squid random outgoing ip/interface selection
If you want to configure squid 2.7 or newer load balance several in random or round-robin fashion outgoing connections or IP addresses in a random manner – here is how you can do it:
It can be done but unfortunately it is not as easy as setting “balance_on_multiple_ip on” in squid.conf. This option would load balance multiple IP addresses of remote servers – not your outgoing addresses. If you type “nslookup google.com”, you will see that Google uses multiple IP addresses for this domain: 220.127.116.11 18.104.22.168 22.214.171.124 126.96.36.199 188.8.131.52. With ”balance_on_multiple_ip on” squid will balance the load between these addresses.
Setting up squid for round robin outgoing network interface usage is based on the following fact: although squid can’t round-robin outgoing interfaces, it can round-robin parent proxy servers. So the solution is to configure squid as both child and parent and round-robin among its own parent instances while each parent instance is set-up to use specific outgoing interface.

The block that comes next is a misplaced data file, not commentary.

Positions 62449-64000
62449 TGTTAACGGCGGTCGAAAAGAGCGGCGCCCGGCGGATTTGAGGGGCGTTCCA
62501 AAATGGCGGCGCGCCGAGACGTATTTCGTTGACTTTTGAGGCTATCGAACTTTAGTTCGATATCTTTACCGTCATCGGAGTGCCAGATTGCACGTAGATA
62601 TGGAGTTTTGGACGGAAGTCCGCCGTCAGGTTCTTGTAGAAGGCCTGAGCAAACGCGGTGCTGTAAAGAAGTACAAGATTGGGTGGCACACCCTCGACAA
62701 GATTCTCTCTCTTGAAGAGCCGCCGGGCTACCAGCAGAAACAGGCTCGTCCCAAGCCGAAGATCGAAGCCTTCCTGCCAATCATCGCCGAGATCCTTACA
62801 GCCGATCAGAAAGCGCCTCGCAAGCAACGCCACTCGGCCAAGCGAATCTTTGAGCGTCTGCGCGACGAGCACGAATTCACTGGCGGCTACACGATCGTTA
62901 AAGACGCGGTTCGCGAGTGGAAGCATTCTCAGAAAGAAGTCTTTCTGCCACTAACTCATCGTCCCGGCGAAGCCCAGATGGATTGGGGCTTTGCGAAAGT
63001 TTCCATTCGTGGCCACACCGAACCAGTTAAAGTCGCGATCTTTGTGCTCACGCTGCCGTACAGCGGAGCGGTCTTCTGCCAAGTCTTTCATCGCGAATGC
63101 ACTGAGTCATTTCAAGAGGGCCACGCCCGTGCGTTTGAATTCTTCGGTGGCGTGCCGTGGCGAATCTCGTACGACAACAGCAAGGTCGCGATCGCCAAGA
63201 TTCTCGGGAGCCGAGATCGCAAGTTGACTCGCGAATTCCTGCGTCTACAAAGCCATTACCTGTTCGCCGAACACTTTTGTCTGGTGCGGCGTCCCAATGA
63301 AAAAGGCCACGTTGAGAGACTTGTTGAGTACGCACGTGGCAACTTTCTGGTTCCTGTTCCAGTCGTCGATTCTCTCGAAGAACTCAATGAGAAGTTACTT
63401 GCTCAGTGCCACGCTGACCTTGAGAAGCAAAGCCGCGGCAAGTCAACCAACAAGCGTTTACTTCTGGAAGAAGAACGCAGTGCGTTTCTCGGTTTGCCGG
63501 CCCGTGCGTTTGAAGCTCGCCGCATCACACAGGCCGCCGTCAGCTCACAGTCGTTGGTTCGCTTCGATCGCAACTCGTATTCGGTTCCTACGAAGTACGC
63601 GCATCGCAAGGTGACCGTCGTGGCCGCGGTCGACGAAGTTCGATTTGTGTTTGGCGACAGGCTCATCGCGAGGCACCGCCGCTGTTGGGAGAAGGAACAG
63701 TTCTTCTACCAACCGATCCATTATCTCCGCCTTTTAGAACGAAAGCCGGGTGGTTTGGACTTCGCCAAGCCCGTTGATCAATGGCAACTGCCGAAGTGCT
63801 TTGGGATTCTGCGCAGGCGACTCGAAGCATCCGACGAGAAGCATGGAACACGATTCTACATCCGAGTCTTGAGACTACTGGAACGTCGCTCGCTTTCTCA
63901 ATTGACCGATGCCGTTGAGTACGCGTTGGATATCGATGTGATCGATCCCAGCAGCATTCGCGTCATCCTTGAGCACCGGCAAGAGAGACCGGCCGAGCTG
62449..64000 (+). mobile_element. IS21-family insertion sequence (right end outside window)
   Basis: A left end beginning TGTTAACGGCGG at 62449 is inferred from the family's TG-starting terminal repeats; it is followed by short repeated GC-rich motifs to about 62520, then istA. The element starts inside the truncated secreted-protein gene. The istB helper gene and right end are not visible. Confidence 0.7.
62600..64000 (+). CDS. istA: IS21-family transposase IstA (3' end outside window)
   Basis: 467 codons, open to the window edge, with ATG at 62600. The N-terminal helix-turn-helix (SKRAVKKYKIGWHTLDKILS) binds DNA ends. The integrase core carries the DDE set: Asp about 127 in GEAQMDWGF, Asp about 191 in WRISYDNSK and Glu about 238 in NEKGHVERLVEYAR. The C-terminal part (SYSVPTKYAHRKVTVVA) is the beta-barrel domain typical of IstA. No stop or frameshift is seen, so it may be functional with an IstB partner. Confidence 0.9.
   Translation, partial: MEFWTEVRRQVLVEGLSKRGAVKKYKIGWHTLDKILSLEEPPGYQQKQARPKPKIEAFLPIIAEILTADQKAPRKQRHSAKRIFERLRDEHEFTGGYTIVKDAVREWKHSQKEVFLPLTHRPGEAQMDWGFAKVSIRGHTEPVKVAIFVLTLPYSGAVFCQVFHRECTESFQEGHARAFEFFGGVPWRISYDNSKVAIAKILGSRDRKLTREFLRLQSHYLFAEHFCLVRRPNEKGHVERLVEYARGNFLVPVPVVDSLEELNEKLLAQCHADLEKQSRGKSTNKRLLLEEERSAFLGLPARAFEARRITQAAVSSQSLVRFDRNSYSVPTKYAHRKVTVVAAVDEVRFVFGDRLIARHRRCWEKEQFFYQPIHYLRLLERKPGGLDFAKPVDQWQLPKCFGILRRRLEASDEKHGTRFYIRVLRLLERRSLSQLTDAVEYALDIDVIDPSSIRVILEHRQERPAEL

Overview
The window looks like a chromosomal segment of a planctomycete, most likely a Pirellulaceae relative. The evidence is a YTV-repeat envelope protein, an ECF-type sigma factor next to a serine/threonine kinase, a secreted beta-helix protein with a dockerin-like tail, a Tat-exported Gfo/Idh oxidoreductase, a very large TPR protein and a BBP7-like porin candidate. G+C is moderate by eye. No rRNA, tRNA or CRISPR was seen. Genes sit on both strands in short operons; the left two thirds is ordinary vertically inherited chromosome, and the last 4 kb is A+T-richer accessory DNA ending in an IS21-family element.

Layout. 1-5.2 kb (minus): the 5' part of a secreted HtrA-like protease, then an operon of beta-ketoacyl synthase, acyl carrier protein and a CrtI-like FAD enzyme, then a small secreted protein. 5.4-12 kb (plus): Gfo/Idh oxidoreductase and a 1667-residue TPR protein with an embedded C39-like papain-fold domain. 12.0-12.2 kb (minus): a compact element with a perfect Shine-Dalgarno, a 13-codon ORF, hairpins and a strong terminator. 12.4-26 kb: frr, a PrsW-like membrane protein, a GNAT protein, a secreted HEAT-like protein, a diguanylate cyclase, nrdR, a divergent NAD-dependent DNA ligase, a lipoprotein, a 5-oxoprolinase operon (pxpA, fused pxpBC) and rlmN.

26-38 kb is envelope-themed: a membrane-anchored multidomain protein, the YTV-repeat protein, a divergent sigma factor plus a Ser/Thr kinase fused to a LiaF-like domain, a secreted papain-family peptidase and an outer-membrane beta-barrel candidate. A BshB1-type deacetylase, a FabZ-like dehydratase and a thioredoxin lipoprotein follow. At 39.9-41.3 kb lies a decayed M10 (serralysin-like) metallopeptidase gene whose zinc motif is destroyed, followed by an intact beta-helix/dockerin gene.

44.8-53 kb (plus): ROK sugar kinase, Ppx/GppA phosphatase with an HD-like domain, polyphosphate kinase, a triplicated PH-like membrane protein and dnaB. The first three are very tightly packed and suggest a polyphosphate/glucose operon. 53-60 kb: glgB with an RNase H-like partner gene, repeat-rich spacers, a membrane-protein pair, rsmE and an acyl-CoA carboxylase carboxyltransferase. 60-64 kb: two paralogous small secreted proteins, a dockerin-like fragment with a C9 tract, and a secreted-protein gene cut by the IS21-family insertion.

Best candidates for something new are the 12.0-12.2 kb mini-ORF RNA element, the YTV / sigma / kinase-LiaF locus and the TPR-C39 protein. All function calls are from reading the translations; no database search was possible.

In this sample configuration we’ll set up squid to accept client connections on 192.168.0.1 address and randomly use outgoing interfaces 10.0.0.1, 10.0.0.2 and 10.0.0.3. I use 10.0.0.x for demonstration reasons. In a real config these will most likely be replaced with public Internet IPs.
1) Configure squid to listen on all of these interfaces (config directive http_port). 192.168.0.1 will be used by users, while 10.0.0.x will be fake parent proxy servers that squid will connect to itself:
2) Now lets force it to use the same outgoing interface the request came in from by using some ACLs and tcp_outgoing_address directive:
You can use myip instead of src here. At this point you can also start your squid server and make sure that the configuration indeed works. Set one of the outgoing interface addresses as your browser proxy and navigate to http://www.whatismyip.com/. You should always see the address of the interface that you use.
3) Now lets set up cache peers that will point squid to itself:
ACLs and cache_peer_access directives ensure that squid will not forward the request to itself infinitely by denying access to “parent” caches to requests that came from public interfaces. “never_direct” parameters are used to make sure that POST requests are distributed too.
At this point you can set 192.168.0.1:3128 as proxy server in you browser and make sure that each time that you connect random outoing interface is selected and that this outgoing interface periodically changes.
4) Additional things you can do:
You can achieve similar effects by using “random” ACL that was introduced in squid 3.2. However if you are like me (running on Windows and too lazy to compile your own stuff), you only have access to Squid 3.0 binaries that don’t have this feature yet.
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